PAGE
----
It might be the stink of anger, grudges, and resentment; guilt and regret; or unmet expectations and disappointment. Often it’s the stench of hurt feelings, betrayals, and broken relationships. Some breath the stench of grief, sorrow, and depression. Sometimes beneath the stink is the echo of sharp painful words we spoke to another or another spoke to us. Other times it’s the busyness, forgetfulness, and distractions that cause us to lose sight of who is important and what really matters. Life begins to stink when we no longer see the beauty of creation, the wonder of being alive, or the mystery of love. Fear, self doubt, the need for approval eventually stink. There are times when our choices, priorities, and patterns of behavior take on a suffocating odor and times when another’s actions and choices let the stink waft in. Sometimes it just seems to sneak up on us. One morning we wake up and it’s not coffee we smell.
Every one of us could tell a story about a time when life stunk. So tell me, when have you smelled that stench? Is there something about your life today that stinks? What’s the stink?
Regardless of how we got there or what the stench is, Jesus is always calling us out of the stink. That’s exactly what he is doing for Lazarus in today’s gospel (Collect and Scripture Readings for All Saints). Lazarus is dead. He is four days dead. He is stinky dead. “Lazarus, come out and get the stink blown off.” Jesus calls him out of the tomb, out of the darkness, out of death, out of the stink.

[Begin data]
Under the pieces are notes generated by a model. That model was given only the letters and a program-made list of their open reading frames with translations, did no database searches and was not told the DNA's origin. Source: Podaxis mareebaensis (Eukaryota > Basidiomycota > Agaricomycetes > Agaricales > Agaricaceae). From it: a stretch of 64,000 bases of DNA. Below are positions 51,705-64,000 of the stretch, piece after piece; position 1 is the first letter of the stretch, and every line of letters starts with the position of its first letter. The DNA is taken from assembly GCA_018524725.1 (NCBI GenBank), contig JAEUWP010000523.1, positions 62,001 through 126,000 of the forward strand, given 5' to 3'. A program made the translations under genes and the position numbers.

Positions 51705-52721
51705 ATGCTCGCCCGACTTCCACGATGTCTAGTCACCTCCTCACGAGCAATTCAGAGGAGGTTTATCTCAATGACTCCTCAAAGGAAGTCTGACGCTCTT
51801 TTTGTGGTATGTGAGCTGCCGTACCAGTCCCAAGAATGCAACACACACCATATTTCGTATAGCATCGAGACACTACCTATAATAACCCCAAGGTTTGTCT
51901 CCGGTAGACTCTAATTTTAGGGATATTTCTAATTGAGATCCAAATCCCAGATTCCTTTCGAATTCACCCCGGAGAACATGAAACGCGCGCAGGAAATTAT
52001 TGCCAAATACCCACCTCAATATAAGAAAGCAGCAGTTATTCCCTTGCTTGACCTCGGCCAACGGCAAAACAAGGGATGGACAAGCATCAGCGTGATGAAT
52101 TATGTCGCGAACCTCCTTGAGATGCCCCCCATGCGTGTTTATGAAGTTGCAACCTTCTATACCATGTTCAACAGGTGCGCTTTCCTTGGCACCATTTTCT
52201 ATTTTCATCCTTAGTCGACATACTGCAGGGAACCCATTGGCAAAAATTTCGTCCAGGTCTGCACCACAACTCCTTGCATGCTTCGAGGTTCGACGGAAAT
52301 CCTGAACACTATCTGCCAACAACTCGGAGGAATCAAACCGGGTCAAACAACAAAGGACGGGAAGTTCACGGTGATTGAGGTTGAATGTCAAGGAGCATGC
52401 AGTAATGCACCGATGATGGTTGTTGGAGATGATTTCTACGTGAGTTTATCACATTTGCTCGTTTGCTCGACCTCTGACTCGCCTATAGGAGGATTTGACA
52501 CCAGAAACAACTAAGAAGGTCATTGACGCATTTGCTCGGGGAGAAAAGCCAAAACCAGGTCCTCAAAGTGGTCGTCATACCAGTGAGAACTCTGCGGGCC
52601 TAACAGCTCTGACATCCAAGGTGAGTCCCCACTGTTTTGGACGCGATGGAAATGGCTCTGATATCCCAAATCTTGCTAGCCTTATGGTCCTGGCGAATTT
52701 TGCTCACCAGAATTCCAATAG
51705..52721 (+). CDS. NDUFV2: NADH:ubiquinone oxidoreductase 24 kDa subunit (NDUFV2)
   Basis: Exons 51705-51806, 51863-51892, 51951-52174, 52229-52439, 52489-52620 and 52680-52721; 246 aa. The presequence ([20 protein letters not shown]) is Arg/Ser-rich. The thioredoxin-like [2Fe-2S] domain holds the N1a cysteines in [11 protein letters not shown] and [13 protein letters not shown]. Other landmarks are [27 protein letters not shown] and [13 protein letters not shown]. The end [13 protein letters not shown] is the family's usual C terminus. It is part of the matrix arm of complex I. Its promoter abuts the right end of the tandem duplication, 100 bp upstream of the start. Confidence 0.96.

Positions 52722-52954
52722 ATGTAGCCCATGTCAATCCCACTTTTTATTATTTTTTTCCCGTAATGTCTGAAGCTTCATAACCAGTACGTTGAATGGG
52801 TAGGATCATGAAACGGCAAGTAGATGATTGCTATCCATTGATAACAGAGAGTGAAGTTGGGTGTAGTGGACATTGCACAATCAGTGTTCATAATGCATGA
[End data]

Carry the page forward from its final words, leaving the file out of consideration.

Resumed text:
“Lazarus, come out!” The miracle of this story is not that Jesus calls Lazarus out. The miracle will be if Lazarus takes that first step. This is the make it or break it moment, a matter of life or death. It was for Lazarus and it will be for us.
Will Lazarus take that first step? A first step into the light of a new day? A first step into the fragrance of a new life? Will you take that first step? Will I? Will we as a parish?
There are lot of reasons for Lazarus to not take that first step. Lazarus, Mary, and Martha all have their reasons. “Lazarus, come out!”
I can imagine Lazarus yelling back, “No, I can’t. I’m dead. I’m all wrapped up in and bound by death. There’s no life left in me. I have nothing left to give. I just can’t do it any more. Besides, it’s too dark. I can’t see my way forward.”
I hear Mary say, “Lord, if you had been here a few days ago…. But it’s too late now. Nothing can be done. The past is the past.”
I see Martha pinching her nose as she says, “Lord already there is a stench because he has been dead four days.” For her the stink is the ultimate and final reality.
I suspect each of those reasons are familiar to us, maybe we’ve even used them. I also suspect we have some of our own reasons for not taking that first step. Christ, however, is not bound by human reasoning, Lazarus’, Mary’s, Martha’s, or ours. “Lazarus, come out!” is Christ’s unceasing call to each of us.